Yung-lo


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Yung-lo

(ˈjʊŋˈləʊ)
n
(Biography) a variant transliteration of the Chinese name for Yong Lo
Collins English Dictionary – Complete and Unabridged, 12th Edition 2014 © HarperCollins Publishers 1991, 1994, 1998, 2000, 2003, 2006, 2007, 2009, 2011, 2014
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5), Lin Yung-lo, Taiwan's ambassador to the UK, and Jason Lien Chien-Chen Lien, director general of the Taipei Representative Office in the U.K.'s Edinburgh Office, led the four performance groups through Edinburgh's boisterous Royal Mile.
To reciprocate, the Chinese sent a delegation to Luzon in "the tenth month of the third year of Yung-lo" or 1405.
Yang Chin-tien, minister of foreign affairs, will become secretary general of the Presidential Office, and Lin Yung-lo, representative to the European Union, will take over Yang's original post.
In 1415-16 a Tibetan monk, Shakya Ye shes, visited the Chinese Yung-lo emperor to give him Buddhist teachings.
The verses use the Tibetan version of the title given in homage to Shakya Ye shes by the Yung-lo Emperor.
Ma quickly became one of the most trusted aides of the new Emperor, who now took the reign title of Yung-lo, meaning "Perpetual Happiness." In recognition of his military service, the Yung-lo Emperor bestowed upon Ma the honorific Chinese name of Zheng.
The new Yung-lo Emperor gave unprecedented power to eunuchs like Zheng He who had helped him in the rebellion.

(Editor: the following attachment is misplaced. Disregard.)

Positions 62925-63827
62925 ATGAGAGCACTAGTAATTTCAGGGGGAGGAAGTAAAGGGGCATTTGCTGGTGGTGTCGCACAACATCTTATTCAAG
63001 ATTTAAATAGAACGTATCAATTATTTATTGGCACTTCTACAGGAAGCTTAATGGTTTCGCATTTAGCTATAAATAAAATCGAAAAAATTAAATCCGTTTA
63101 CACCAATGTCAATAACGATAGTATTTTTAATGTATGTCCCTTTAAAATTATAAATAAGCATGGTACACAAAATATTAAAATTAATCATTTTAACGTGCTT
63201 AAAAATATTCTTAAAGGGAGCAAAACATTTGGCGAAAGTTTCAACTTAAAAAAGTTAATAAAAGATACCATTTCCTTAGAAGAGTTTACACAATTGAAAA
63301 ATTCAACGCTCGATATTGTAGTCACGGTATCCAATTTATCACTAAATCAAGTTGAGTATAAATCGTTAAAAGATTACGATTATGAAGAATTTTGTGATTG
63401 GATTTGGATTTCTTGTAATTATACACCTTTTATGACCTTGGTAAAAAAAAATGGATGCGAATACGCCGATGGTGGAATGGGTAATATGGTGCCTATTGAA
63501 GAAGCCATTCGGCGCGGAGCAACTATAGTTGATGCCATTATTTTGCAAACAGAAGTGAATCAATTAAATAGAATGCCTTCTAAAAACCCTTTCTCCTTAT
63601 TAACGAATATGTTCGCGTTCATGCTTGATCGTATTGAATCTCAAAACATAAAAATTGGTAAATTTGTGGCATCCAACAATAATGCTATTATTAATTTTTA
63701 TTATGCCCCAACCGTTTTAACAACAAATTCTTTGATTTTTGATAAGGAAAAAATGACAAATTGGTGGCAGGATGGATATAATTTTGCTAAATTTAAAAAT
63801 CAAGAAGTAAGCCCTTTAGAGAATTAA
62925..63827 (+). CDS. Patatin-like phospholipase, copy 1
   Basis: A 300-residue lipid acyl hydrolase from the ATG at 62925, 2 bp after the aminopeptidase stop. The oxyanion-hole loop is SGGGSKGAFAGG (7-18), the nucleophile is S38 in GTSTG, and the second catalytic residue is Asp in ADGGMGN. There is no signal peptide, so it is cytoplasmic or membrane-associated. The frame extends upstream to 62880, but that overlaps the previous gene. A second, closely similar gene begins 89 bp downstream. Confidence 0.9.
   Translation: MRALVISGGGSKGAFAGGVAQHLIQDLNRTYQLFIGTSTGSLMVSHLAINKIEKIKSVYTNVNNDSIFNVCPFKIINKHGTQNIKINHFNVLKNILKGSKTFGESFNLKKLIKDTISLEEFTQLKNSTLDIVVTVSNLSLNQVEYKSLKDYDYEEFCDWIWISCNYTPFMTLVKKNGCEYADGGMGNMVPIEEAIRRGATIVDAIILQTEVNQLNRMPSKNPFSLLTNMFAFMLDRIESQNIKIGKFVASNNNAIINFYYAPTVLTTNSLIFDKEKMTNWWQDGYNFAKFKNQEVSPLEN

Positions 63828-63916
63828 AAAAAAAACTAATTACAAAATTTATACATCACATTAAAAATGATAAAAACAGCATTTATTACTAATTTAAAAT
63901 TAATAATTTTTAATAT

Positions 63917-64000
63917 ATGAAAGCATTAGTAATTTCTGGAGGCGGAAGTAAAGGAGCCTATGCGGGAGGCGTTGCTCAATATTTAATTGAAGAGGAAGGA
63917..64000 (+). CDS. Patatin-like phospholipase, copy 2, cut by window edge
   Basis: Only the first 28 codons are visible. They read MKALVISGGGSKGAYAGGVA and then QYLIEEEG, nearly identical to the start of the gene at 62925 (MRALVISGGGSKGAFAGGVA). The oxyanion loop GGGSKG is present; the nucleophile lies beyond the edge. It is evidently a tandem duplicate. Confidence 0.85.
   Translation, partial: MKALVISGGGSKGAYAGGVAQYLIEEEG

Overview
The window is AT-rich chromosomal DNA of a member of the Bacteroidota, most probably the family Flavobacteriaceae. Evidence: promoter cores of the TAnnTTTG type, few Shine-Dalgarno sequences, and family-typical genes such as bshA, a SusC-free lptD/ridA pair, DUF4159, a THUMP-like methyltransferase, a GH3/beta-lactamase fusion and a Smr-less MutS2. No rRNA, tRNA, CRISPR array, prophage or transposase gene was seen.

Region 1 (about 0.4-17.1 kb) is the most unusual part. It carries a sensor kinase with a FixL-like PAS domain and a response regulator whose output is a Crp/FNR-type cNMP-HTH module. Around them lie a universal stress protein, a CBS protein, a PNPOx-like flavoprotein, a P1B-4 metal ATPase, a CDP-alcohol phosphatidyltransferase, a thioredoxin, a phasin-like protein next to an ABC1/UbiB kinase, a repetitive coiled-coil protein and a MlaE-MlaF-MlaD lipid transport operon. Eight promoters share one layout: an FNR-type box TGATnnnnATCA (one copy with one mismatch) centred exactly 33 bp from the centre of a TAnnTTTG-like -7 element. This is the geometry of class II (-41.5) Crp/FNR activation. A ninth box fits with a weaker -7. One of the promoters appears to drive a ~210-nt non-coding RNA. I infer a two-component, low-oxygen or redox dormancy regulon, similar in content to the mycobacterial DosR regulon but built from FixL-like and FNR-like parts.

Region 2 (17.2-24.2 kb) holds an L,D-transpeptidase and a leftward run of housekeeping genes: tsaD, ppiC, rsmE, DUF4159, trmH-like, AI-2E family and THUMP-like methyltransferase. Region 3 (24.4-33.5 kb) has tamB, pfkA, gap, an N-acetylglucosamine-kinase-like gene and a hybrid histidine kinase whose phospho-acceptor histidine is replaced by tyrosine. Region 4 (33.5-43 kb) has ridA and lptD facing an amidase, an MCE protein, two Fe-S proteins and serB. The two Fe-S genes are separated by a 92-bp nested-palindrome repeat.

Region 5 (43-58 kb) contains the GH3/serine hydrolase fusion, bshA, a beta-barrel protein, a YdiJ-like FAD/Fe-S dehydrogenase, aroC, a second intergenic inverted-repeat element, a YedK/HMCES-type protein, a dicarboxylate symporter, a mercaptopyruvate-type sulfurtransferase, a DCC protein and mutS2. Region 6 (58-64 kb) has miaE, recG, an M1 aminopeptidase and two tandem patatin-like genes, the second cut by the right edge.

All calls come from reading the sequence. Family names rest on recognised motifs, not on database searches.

At the beginning of the fifteenth century AD, the third Ming Emperor, Yung-lo created one of the most dazzling architectural masterpieces in the world.
He points out that after a century of Mongol rule, the Ming court, except during the Yung-lo period, restricted Chinese contacts with the foreigners to the north of China proper.
For a brief period under the Emperor Yung-lo of China (who reigned from 1402 to 1424), it seemed as though China might become a sea power.
A Muslim from Yunnan province, Cheng distinguished himself in the civil war that placed Yung-lo on the imperial throne (1403); serving afterward as Grand Eunuch of the imperial court, he undertook a series of seven great voyages into the Indian Ocean and adjacent areas (1405-1433); the first of these numbered sixty-two ships (the largest 517 feet long with four decks) carrying 26,000 men; the first three voyages visited India and Ceylon, the fifth called at Aden and Hormuz, and the seventh visited several East African ports; appointed commander in chief of forces at the alternate Ming capital of Nanking (Nanjing) (1425); died in 1451.
An able and vigorous monarch, he owed his place on the throne to his military skill during the civil war (1399-1402), but he probably did not take the field afterward; his reign saw the preparation of the Yung-lo ta-tien, a compendium of works on virtually all subjects (1403-1408), and the completion of the Imperial complex in Peking known as the Forbidden City (1422); his reign was the zenith of Ming power.